The ability to collect information far outpaces the ability to fully utilize it — yet that information may hold the key to solving some of the biggest global challenges.
Take, for instance, the frequent outbreaks of waterborne illnesses as a consequence of war or natural disasters. The most recent example comes from Yemen, where, according to the World Health Organization, nearly 536,000 new suspected cases of cholera were reported, with 773 associated deaths, between January and the end of July alone.
History is riddled with similar stories. What if it we could better understand the environmental factors that contributed to the disease, predict which communities are at higher risk, and take action to stem the spread?
Answers to these questions — and others like them — could help avert potential catastrophe.
Data is already collected about virtually everything, from birth and death rates to crop yields and traffic flows. IBM estimates that each day, 2.5 quintillion bytes of data are generated — equivalent to producing all the information in the Library of Congress more than 166,000 times every 24 hours.
Yet the power of all this information is not fully harnessed. It’s time to change that — and thanks to recent advances in data analytics and computational services, we finally have the tools to do it.
Data scientists at Los Alamos National Laboratory study data from wide-ranging, public sources to identify patterns, aiming to predict trends that could threaten global security. Multiple data streams are critical because the ground-truth data (such as surveys) are often delayed, biased, sparse, incorrect or sometimes nonexistent.
For example, knowing mosquito incidence in communities would help public health officials predict the risk of mosquito-transmitted disease such as dengue, the leading cause of illness and death in the tropics, or West Nile virus, which has been found in New Mexico each year since 2003. However, mosquito data at a global (and even national) scale is not available.
To address this gap, Los Alamos is using other sources such as satellite imagery, climate data and demographic information to estimate risk. Using these data streams, as well as clinical surveillance data and Google search queries that used terms related to the disease, Los Alamos has developed a model that successfully predicts the spread of dengue in Brazil at the regional, state and municipality level.
While the predictions aren’t perfect, they show promise. The researchers’ goal is to combine information from each data stream to further refine the models and improve their predictive power.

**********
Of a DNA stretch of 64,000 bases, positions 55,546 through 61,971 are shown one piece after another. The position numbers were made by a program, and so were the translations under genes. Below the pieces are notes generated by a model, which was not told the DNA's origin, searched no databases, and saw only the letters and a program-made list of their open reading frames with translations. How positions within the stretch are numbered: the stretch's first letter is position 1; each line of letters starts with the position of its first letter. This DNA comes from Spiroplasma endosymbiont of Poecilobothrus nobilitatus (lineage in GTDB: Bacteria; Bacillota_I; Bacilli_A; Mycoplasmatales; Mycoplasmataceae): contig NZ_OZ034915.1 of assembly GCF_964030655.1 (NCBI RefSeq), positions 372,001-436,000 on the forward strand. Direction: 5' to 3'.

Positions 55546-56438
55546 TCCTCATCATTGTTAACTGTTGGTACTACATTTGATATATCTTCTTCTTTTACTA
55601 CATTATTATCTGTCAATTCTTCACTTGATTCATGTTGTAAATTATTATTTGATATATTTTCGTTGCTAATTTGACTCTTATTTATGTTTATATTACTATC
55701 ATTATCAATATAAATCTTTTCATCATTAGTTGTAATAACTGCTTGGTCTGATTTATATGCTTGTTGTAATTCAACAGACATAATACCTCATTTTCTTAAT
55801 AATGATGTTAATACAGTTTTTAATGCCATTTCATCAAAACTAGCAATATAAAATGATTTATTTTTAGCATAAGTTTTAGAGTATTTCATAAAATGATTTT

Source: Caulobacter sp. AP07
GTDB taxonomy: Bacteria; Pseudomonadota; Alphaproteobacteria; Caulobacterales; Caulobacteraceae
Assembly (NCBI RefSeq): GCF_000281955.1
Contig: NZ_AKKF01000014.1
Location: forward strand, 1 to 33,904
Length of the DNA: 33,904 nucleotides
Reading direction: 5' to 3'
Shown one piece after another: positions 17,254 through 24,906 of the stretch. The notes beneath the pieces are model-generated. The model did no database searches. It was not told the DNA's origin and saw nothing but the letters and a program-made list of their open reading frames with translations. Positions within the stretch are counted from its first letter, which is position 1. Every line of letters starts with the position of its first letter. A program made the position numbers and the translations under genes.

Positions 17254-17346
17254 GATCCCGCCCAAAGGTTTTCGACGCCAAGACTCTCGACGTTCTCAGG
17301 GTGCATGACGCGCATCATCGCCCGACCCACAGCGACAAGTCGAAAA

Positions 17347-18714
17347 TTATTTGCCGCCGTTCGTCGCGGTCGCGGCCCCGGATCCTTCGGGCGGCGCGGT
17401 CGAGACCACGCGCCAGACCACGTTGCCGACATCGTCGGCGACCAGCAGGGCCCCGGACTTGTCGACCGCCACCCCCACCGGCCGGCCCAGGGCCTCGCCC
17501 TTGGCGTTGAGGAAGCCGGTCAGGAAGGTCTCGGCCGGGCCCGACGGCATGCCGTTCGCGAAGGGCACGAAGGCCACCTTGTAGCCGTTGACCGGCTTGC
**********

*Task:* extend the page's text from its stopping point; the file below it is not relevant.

Similarly, to forecast the flu season, scientists at Los Alamos have found that Wikipedia and Google searches can complement clinical data. Because the rate of people searching the internet for flu symptoms often increases during their onset, the models can predict a spike in cases where data from health clinics lags.
These same concepts are being used to expand research beyond disease prediction to better understand public sentiment. In partnership with the University of California, Los Alamos is conducting a three-year study using disparate data streams to understand whether opinions expressed on social media map to opinions expressed in surveys.
For example, in Colombia, Los Alamos is studying whether social media posts about the peace process between the government and FARC, the socialist guerilla movement, can be ground-truthed with survey data. A UC Berkeley researcher is conducting on-the-ground surveys throughout Colombia — including in isolated rural areas — to poll citizens about the peace process. Meanwhile, at Los Alamos, researchers are analyzing social media data and news sources from the same areas to determine if they align with the survey data.
If it’s possible to demonstrate that social media accurately captures a population’s sentiment, it could be a more affordable, accessible and timely alternative to what are otherwise expensive and logistically challenging surveys.
In the case of disease forecasting, if social media posts indeed predict outbreaks, that data could be used in educational campaigns to inform citizens of the risk of an outbreak (due to vaccine exemptions, for example) and ultimately reduce that risk by promoting protective behaviors (such as washing hands, wearing masks, remaining indoors, etc.).
All of this illustrates the potential for big data to solve big problems. Los Alamos and other national laboratories that are home to some of the world’s largest supercomputers have the computational power augmented by machine learning and data analysis to take this information and shape it into a story for not only one state or even nation, but the world as a whole. The information is there. It’s time to use it.
Sara Del Valle, Ph.D., is a computational epidemiologist who leads the Data Fusion team at Los Alamos National Laboratory. A version of this article first appeared in Scientific American in March.